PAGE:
Rumors send thousands fleeing in India

Why are people fleeing their homes in India?
Why are people fleeing their homes in India?


    Why are people fleeing their homes in India?


Why are people fleeing their homes in India? 03:14

Story highlights

  • As many as 7,000 people have fled, an official said
  • Ethnic violence and rioting erupted in Indian state of Assam in July
  • "We will do everything to provide security," India's prime minister says

Indian authorities called for calm Friday after panicked people from northeastern India fled cities across the country in fear of retaliatory attacks.

Students and workers from the northeastern state of Assam say they received text messages threatening retribution for ethnic violence that has gripped their state in recent weeks.

The texts prompted as many as 7,000 people to flee cities, including Mumbai, Pune, Hyderabad, Pune and Bangalore, India's technology hub.

Indian authorities banned mass text messages Friday, the Home Ministry said. For the next 15 days, Indians can no longer send more than five texts at a time.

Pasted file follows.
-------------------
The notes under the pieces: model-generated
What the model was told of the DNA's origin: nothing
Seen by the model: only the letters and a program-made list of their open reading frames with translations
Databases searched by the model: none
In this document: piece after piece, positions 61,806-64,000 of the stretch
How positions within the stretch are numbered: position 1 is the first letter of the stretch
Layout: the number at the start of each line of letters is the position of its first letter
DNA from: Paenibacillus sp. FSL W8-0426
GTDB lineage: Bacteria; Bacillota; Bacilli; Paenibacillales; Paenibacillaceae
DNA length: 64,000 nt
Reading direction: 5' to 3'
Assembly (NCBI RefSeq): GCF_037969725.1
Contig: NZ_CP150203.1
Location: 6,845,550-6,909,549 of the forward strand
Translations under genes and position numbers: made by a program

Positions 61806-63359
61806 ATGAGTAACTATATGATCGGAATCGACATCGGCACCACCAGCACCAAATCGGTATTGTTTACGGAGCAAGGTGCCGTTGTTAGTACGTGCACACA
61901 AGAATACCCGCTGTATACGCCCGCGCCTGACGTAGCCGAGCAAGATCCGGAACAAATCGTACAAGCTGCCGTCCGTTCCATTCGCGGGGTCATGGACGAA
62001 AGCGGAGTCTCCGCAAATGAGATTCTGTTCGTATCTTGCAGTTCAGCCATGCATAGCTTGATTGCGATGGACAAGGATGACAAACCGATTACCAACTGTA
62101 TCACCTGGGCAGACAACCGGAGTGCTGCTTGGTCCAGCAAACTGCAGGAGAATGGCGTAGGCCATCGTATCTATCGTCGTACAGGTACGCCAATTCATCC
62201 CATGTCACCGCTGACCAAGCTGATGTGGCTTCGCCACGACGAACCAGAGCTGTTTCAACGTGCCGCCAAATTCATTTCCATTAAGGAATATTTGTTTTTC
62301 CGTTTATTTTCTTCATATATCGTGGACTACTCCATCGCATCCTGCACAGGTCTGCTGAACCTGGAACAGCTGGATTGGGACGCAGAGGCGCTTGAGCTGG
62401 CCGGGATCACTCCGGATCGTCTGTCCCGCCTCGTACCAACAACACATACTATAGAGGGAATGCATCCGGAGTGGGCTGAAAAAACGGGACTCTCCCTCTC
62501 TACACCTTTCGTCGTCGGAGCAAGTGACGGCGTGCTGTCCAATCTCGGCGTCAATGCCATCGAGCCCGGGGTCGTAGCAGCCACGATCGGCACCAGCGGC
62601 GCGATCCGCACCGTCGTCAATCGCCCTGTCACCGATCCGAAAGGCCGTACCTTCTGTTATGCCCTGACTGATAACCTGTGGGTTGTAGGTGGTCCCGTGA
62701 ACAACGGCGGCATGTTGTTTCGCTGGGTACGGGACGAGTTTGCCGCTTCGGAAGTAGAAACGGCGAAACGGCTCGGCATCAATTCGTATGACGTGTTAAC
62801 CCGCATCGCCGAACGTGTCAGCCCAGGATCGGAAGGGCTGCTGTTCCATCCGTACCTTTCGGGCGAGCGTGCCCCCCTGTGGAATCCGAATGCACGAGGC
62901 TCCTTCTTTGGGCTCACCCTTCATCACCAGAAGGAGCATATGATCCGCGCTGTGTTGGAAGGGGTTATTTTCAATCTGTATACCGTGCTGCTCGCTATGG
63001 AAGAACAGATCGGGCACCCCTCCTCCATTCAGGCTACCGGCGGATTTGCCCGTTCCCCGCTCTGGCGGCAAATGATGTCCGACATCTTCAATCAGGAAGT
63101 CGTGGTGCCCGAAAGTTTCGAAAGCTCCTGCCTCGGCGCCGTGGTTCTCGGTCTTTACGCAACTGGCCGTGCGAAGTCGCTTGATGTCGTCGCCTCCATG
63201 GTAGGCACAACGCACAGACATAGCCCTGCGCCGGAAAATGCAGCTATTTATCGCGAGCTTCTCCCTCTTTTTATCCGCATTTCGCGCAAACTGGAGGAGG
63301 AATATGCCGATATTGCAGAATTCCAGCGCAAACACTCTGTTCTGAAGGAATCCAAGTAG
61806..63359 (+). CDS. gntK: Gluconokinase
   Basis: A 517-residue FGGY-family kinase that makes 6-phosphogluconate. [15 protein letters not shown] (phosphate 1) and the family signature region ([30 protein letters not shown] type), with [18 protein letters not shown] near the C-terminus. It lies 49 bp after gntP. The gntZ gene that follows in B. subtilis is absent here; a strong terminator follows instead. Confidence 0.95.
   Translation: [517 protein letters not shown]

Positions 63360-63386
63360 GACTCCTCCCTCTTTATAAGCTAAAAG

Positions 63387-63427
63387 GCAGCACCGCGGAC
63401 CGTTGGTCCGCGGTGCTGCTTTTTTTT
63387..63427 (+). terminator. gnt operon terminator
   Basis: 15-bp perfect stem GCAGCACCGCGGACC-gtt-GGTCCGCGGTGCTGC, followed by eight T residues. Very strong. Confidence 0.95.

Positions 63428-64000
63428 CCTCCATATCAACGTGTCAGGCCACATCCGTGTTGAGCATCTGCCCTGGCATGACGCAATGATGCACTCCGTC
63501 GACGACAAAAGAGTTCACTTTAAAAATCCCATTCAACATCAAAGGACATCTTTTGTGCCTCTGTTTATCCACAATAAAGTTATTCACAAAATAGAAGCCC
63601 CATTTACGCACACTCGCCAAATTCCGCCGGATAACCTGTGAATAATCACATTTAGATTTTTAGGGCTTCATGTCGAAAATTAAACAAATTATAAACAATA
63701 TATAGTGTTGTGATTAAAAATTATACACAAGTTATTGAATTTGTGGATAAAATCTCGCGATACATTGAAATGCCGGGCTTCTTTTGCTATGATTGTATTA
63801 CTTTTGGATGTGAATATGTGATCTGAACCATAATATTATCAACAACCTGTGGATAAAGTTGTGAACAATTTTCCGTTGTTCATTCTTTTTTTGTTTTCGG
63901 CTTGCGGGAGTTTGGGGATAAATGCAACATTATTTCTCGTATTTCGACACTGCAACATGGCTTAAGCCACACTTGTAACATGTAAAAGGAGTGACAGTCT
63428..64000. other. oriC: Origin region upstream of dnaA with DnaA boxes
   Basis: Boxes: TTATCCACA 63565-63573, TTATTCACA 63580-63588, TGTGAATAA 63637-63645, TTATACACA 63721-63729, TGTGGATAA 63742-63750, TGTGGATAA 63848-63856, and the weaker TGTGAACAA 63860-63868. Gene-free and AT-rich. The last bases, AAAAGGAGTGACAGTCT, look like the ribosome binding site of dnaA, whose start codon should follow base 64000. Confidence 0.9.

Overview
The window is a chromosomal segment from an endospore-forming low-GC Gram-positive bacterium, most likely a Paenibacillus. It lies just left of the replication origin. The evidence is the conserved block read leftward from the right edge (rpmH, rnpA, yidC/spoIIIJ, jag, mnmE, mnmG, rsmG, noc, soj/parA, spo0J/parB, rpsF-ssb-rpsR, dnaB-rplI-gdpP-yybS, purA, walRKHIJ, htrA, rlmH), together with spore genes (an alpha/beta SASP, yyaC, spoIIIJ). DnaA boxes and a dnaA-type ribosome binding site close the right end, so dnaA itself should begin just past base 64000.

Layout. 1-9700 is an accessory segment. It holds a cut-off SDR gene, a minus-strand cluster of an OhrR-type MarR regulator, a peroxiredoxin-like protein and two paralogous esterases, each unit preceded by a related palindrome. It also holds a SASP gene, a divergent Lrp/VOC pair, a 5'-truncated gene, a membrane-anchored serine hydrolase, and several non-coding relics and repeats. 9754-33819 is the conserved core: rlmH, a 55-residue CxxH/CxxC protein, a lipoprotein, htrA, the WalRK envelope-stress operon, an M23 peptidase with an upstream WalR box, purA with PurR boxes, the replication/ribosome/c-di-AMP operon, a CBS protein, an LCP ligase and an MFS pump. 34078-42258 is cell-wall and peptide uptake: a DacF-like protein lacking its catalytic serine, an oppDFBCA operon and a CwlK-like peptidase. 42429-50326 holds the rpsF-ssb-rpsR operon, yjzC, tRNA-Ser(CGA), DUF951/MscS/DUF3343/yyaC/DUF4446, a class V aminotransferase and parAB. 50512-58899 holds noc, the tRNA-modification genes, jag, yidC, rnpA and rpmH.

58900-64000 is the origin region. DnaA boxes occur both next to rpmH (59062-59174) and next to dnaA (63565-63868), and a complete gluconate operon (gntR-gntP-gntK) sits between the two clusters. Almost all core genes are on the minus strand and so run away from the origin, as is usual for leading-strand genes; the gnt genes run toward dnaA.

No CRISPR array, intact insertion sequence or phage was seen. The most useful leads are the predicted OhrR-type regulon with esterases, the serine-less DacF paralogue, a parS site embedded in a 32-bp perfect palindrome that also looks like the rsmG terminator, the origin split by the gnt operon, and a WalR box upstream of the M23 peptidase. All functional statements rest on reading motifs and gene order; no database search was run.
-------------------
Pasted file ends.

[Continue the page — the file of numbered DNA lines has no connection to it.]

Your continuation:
Prime Minister Manmohan Singh told parliament that he did not want to assign blame but the rumors were an attack on India's unity and integrity.

"I would urge this house to send a message loud and clear to all the people of the northeast residing in different parts of the country that our people are one, that we will do everything to provide security to the people of the northeast residing in various parts of the country," Singh said.

Assam's latest episode of violence erupted after two Muslim boys were shot July 19 by members of the indigenous Bodo tribe, according to J.N. Choudhury, the state's director general of police.

Muslims retaliated by killing four Bodos. That triggered widespread rioting.

Since then, police say at least 80 people have died and more than 300,000 people have been displaced.

The Bodos are Bengali tribals from Bangladesh who migrated to India decades ago; many were brought by the British as laborers.

Now, the Bodos fear being marginalized by the increasing number of Muslims, who have much more recently crossed the border illegally from Bangladesh, and would like to carve out a state of their own in Assam.

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